Both JavaScript and VBScript introduce a subtle variation in the way we use variables. In both languages it is considered good practice that variables be declared before being used. This is a common feature of compiled languages and of statically typed languages. Even in a dynamically typed language, like the ones we use, there is a big advantage in doing this in that, if a spelling error is made when using a variable, the translator can detect that an unknown variable has been used and flag an error. The disadvantage is, of course, some extra typing required by the programmer.


In VBScript the declaration of a variable is done via the Dim statement, which is short for Dimension. This is a throw-back to VBScript's early roots in BASIC and in turn to Assembler languages before that. In those languages you had to tell the assembler how much memory a variable would use - its dimensions. The abbreviation has carried through from there.

A variable declaration in VBScript looks like this:

Dim aVariable

Once declared we can proceed to assign values to it just like we did in Python. We can declare several variables in the one Dim statement by listing them separated by commas:

Dim aVariable, another, aThird

Assignment then looks like this:

aVariable = 42
another = "This is a nice short sentence."
aThird = 3.14159

There is another keyword, Let that you may occasionally see. This is another throwback to BASIC and because it's not really needed you very rarely see it. In case you do, it's used like this:

Let aVariable = 22

I will not be using Let in this tutor.


In JavaScript you can pre-declare variables with the var keyword and, like VBScript, you can list several variables in a single var statement:

var aVariable, another, aThird;

JavaScript also allows you to initialize (or define) the variables as part of the var statement. Like this:

var aVariable = 42;
var another = "A short phrase", aThird = 3.14159;

This saves a little typing but otherwise is no different to VBScript's two step approach to variables. You can also declare and initialise JavaScript variables without using var, in the same way that you do in Python:

aVariable = 42;

But JavaScript aficionados consider it good practice to use the var statement, so I will do so in this tutor.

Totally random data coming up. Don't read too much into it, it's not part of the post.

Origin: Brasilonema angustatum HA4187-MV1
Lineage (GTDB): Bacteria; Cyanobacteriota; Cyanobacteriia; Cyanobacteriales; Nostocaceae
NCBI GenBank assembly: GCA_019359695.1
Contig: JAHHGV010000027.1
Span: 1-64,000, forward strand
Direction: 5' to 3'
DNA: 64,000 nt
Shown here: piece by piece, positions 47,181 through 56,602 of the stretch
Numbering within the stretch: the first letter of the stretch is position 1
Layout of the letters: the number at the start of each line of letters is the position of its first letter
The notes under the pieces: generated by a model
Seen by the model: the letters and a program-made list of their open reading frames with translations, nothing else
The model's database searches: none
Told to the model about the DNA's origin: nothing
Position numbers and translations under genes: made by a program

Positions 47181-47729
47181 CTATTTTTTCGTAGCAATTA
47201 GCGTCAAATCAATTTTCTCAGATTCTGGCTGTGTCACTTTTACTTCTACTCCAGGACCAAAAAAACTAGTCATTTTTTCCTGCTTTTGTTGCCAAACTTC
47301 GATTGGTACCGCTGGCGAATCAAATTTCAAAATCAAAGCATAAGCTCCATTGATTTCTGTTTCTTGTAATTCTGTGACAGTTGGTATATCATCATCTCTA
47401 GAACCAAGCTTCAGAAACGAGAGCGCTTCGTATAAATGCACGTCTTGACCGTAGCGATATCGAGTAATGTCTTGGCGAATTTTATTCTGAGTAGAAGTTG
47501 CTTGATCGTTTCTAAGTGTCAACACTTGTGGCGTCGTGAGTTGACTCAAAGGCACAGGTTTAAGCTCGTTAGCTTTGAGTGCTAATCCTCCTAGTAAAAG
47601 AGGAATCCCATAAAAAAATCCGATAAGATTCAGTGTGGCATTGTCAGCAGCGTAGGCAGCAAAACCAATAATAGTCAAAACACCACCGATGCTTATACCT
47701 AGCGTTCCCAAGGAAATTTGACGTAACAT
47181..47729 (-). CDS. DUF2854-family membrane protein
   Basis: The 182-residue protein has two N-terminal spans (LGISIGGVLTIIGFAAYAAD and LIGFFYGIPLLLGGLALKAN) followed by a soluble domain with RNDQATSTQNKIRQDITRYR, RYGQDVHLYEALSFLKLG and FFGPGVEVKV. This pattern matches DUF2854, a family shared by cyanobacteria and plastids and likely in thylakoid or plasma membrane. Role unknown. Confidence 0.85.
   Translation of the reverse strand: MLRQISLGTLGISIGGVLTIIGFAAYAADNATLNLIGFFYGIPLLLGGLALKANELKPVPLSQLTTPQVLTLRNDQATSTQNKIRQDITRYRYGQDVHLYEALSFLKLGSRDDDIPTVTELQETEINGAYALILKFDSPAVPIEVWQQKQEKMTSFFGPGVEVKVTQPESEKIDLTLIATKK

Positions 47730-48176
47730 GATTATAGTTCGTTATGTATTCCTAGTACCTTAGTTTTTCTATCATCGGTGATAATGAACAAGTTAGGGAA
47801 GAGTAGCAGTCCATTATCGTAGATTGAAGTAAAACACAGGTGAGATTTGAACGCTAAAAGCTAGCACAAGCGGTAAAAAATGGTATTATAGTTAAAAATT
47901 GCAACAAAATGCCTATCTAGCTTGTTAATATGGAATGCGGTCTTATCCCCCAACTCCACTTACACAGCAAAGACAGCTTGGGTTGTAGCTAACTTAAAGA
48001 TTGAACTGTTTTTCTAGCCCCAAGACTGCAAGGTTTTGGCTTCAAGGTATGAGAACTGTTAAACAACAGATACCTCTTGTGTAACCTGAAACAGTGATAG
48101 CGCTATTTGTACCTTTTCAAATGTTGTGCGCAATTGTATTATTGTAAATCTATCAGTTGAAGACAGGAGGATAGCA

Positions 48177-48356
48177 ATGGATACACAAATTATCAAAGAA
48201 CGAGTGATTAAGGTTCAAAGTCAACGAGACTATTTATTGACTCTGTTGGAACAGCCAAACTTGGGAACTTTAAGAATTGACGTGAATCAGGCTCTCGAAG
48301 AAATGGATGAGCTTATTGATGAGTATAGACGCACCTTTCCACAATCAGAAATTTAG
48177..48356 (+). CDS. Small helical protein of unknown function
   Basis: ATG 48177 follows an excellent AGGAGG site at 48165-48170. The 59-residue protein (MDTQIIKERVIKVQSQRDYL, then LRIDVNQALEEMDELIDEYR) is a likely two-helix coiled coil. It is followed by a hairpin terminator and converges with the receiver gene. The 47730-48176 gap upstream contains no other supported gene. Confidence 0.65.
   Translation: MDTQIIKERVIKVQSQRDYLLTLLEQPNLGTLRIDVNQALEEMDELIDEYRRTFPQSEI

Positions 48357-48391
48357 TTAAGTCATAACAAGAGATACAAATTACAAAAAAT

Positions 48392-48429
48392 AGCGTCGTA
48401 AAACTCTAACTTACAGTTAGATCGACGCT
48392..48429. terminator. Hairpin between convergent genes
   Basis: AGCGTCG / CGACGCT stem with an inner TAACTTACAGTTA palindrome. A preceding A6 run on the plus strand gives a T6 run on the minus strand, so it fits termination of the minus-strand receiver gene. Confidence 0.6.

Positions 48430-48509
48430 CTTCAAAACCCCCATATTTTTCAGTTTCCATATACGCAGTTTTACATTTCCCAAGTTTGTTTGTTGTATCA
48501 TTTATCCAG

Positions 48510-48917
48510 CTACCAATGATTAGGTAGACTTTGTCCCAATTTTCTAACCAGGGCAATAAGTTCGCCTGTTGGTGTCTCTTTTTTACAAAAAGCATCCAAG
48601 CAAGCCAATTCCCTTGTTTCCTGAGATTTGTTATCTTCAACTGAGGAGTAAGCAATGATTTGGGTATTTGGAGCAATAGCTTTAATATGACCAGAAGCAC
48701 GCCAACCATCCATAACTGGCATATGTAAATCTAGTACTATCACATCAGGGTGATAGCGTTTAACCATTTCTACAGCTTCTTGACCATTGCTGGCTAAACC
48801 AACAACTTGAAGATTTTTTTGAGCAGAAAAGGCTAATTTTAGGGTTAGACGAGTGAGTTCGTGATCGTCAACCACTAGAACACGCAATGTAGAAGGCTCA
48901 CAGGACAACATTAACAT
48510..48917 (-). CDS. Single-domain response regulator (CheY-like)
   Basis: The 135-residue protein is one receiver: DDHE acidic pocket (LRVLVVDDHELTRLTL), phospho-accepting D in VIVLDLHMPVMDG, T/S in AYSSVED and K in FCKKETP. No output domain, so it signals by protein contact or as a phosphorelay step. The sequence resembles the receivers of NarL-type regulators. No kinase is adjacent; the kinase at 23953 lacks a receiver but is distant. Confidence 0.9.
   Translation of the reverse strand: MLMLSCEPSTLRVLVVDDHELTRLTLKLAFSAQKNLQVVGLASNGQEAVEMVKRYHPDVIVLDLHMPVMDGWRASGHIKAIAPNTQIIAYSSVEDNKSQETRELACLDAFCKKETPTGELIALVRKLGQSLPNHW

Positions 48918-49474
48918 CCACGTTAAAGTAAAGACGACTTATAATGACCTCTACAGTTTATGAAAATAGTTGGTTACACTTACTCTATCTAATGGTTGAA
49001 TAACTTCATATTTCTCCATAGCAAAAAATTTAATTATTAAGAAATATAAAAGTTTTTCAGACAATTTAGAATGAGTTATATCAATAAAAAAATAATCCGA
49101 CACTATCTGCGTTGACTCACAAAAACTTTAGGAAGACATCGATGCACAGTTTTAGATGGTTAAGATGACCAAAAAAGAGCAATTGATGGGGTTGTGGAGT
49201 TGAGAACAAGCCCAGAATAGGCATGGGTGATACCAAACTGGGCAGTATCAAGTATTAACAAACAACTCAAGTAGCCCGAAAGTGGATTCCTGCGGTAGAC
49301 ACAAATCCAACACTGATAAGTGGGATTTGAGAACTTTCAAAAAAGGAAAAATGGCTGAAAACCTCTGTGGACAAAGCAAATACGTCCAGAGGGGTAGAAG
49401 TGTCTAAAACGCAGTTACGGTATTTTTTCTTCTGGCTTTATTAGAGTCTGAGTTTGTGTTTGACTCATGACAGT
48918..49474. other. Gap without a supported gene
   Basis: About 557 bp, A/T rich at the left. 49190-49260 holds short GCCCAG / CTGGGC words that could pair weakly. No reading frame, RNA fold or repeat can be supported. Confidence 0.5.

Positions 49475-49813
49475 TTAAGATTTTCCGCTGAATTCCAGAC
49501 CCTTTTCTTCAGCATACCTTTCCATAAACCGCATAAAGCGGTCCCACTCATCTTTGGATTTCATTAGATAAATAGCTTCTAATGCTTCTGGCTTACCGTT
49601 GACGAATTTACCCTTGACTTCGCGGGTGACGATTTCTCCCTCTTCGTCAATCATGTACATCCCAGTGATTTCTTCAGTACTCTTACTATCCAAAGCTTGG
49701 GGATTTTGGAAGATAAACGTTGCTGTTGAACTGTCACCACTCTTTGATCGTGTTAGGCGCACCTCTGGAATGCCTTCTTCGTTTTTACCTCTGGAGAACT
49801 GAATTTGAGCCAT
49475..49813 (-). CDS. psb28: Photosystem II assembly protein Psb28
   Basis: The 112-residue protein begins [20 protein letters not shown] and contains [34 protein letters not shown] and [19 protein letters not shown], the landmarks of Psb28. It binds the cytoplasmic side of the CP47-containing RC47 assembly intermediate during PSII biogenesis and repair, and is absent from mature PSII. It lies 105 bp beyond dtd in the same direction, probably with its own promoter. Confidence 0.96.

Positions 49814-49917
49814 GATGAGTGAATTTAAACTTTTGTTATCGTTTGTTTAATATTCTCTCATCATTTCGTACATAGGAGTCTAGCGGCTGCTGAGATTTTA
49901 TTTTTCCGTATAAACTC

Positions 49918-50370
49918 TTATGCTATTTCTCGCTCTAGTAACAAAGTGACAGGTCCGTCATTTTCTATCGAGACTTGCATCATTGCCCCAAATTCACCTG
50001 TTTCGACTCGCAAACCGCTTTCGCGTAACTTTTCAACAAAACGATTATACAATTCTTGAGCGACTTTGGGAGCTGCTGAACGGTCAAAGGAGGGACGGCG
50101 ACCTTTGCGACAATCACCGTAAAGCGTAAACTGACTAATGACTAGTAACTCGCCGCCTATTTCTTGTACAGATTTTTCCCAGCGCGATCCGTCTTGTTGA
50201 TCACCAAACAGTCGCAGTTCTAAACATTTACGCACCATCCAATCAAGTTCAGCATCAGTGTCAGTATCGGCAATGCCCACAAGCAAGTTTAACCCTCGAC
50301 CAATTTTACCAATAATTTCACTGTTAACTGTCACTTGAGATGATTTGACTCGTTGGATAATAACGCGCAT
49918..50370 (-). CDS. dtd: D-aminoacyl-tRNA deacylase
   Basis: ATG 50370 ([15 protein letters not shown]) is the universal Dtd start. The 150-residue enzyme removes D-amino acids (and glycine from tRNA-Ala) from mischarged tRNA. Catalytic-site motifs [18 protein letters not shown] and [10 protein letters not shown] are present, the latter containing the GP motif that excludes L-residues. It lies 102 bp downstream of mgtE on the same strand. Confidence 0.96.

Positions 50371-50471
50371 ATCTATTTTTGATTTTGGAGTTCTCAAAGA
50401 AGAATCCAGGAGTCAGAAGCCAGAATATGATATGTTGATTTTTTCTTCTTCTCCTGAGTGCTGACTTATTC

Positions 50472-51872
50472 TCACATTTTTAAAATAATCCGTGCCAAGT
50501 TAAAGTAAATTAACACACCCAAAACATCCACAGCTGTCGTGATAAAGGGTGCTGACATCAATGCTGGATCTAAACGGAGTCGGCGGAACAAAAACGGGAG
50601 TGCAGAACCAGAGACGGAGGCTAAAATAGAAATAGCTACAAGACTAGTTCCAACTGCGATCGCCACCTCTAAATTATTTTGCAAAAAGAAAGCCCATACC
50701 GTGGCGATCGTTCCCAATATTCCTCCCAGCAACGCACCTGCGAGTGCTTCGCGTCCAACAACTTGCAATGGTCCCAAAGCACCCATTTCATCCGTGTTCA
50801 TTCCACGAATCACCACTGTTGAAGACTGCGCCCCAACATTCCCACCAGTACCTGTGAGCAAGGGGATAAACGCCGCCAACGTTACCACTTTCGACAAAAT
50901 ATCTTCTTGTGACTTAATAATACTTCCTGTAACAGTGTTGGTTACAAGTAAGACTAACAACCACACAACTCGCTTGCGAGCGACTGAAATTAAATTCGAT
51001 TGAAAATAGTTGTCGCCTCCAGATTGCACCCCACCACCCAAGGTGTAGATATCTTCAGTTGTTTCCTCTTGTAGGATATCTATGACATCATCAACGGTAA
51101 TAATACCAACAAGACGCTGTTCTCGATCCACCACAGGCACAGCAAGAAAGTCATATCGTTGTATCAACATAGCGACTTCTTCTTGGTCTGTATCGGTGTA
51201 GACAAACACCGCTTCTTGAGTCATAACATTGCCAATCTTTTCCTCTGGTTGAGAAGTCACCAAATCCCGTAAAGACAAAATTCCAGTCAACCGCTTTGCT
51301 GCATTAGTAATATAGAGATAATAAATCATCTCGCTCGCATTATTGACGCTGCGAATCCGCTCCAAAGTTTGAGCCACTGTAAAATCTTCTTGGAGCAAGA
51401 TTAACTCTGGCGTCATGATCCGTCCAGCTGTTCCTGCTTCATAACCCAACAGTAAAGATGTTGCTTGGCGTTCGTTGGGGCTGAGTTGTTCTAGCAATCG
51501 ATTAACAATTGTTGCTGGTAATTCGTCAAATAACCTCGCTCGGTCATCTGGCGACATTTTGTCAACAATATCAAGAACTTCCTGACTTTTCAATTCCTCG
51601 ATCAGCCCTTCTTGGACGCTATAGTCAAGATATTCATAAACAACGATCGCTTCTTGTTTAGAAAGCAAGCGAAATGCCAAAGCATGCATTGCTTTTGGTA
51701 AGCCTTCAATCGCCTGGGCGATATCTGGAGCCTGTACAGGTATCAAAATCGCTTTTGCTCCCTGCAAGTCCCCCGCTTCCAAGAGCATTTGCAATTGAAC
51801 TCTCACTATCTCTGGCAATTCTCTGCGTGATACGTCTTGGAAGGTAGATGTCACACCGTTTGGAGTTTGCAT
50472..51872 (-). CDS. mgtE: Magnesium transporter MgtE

Hopefully this brief look at VBScript and JavaScript variables has demonstrated the difference between declaration and definition of variables. Python variables are declared by defining them.

Typing - Strict, dynamic, static, etc

You probably noticed the references to static and dynamic typing in the text above. Other terms that you may come across include strict (or occasionally strong) and loose (or weak) typing. This note just tries to clarify the differences in these terms.

Variables are created either as flexible data types or as fixed data types. A fixed type is said to be statically typed - the type never changes. A variable which can refer to multiple data types is dynamically typed. So static and dynamic refer to the kinds of data that can be stored in a variable.

When we are programming we can combine variables in different operations and each operation requires its variables to have certain types such as numbers or characters. If the language refuses to allow an operation to use the wrong types this is known as strict typing. However some languages will attempt to coerce the values into valid types, while others will allow any type but then the operation will fail resulting in an error. This is loose typing. So strict and loose (or strong and weak) typing refers to the checking of types used in operations).

All of our languages use strong dynamic typing

Primitive Data Types

Primitive data types are so called because they are the most basic types of data we can manipulate. More complex data types are really combinations of the primitive types. These are the building blocks upon which all the other types are built, the very foundation of computing. They include letters, numbers and something called a boolean type.

Character Strings

We've already seen these. They are literally any string or sequence of characters that can be printed on your screen. (In fact there can even be non-printable control characters too).

Strings are displayed as characters but internally the computer stores them as sequences of numbers. The mapping of numbers to characters is known as the character encoding. There are lots of different encodings in use, although nowadays most things use one of a set of 3 encodings defined by the Unicode standard. We discuss Unicode more in a later topic but its purpose is to provide a single encoding scheme that can represent any letter, from any alphabet, anywhere in the world, as well as all the special characters needed on computers (things like escape, or control, and all the different types of bracket or parentheses, and so on). Most of the time you can ignore this but occasionally you will need to convert between the numeric codes and the characters - eg. recall the issue with quotes in the VBSCript example in the previous topic?

In Python, strings can be represented in several ways:

With single quotes:

'Here is a string'

With double quotes:

"Here is a very similar string"

With triple double quotes:

""" Here is a very long string that can
    if we wish span several lines and Python will
    preserve the lines as we type them..."""

One special use of the latter form is to build in documentation for Python functions that we create ourselves - we'll see this later. (You can use triple single quotes but I do not recommend that since it can become hard to tell whether it is triple single quotes or a double quote and a single quote together.)